Is it legal to look this good? Yes, it is ... for now. So live it up!
By Joseph Rosenfeld, AICI, CIP
THERE seems to be a lot of buzz lately about the need for "men to be men." I don't know when men were not supposed to be men. Of course, there is a diverse variety of men, who are labeled as to which sort of men they are. But, since when is taking care of oneself considered "unmanly?" The supposition that it's manly to let one's self go, or take less care of one's self, is the ultimate insult to men-kind. The manipulative media and those who rely upon it should consider that no single idea about how men should be is applicable for each and every man. Being a man means making decisions that work for you—and sticking to them—regardless of what fad the marketing world concocts.
Having more choices than ever to help men live the way they want to live is great. There are more entertainment choices than ever before. For instance, consider how many hundreds of channels can be quickly clicked through with the use of the "universal remote control" before settling on something to watch on TV. Even ESPN has multiple channels to accommodate all of the sporting event options that are now available. Who knew that gambling is considered a sport? If television is of disinterest, the "universal remote control" can lead a couch potato into a cluster of other entertainment mediums.
The globalization of the economy has made taking care of oneself affordable and the products that we like accessible. Options that were never before available to men are here, and even greater choices are constantly developing. Men's grooming products have proliferated in the past 25 years. Despite the call of some who suggest that men should stop taking such good care of themselves, the rate of growth of men's grooming products has superseded the growth of women's cosmetics for the past several years. Walk into any Nordstrom or Macy's and take note of the abundance of scents and styling and shaving stuff that is for sale. Twentysomething men are truly leading the way in this area and are influencing their fathers that it's important to feel good as well as to look good.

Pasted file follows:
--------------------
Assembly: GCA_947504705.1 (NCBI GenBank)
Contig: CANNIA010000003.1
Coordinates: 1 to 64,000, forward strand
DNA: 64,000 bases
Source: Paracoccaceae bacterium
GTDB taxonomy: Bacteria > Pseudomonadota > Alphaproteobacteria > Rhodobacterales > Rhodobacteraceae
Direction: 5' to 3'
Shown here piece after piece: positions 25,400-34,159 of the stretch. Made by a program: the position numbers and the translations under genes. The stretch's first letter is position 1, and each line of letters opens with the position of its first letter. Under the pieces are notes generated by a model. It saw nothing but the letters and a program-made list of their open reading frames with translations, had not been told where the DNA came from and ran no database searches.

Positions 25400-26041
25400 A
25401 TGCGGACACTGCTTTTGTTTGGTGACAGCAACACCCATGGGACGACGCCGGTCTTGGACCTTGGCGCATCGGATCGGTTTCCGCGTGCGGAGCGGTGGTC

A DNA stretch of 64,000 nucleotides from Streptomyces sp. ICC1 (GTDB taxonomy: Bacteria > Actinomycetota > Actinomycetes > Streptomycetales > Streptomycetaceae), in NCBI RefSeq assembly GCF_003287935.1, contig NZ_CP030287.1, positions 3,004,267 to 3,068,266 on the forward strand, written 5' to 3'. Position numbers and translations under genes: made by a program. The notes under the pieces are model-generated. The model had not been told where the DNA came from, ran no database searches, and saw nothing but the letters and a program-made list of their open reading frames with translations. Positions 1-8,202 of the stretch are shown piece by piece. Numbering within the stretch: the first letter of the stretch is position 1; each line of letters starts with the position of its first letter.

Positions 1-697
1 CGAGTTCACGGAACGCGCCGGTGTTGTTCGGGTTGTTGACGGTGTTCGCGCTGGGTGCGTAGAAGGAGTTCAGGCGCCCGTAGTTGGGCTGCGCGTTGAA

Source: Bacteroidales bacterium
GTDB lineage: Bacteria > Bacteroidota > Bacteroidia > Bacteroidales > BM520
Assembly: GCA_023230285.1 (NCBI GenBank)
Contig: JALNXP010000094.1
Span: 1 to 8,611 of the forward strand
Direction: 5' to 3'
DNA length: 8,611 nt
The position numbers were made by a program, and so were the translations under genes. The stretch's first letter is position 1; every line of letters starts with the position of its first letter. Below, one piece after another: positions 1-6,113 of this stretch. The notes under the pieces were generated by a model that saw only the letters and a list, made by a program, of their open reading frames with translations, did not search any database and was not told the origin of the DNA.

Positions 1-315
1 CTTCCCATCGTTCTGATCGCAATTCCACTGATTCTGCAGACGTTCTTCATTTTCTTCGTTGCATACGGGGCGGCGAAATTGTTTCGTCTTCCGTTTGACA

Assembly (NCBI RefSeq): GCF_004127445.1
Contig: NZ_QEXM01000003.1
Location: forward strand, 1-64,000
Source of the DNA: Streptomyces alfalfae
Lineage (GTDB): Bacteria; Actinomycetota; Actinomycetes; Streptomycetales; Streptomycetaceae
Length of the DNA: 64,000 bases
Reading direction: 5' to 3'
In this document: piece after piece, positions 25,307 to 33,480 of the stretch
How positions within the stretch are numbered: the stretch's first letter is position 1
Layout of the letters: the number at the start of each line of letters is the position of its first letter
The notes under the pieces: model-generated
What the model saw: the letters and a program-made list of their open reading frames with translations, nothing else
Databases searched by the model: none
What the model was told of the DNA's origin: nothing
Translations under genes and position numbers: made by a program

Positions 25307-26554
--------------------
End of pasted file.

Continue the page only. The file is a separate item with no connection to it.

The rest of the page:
The idea that men should turn their backs on the smorgasbord of choices in favor of being plain, ho-hum men is a knee-jerk reaction to the fact that the roles of men and women are shifting. The paradigm of women needing to be competitive in order to find a mate has shifted into that being true of men. In Silicon Valley, more men are vying for the attention of fewer women, who happen to have elevated expectations—even of engineers. But not all women are attracted to the same qualities found in men. From sharp to scruffy, men have now become as diverse as the products they use to look and feel good, and to attract a partner.
Rather than tell all men they need to "act like men," I suggest everyone recognize that men, like women, continue to evolve. For women, the key is to attract the kind of man they want without trying to change who he is. And the key for men, to whom choice is a newer concept, is to wisely choose what works for them, and to work with advisers who can help them have it all—thanks to all of these great choices.
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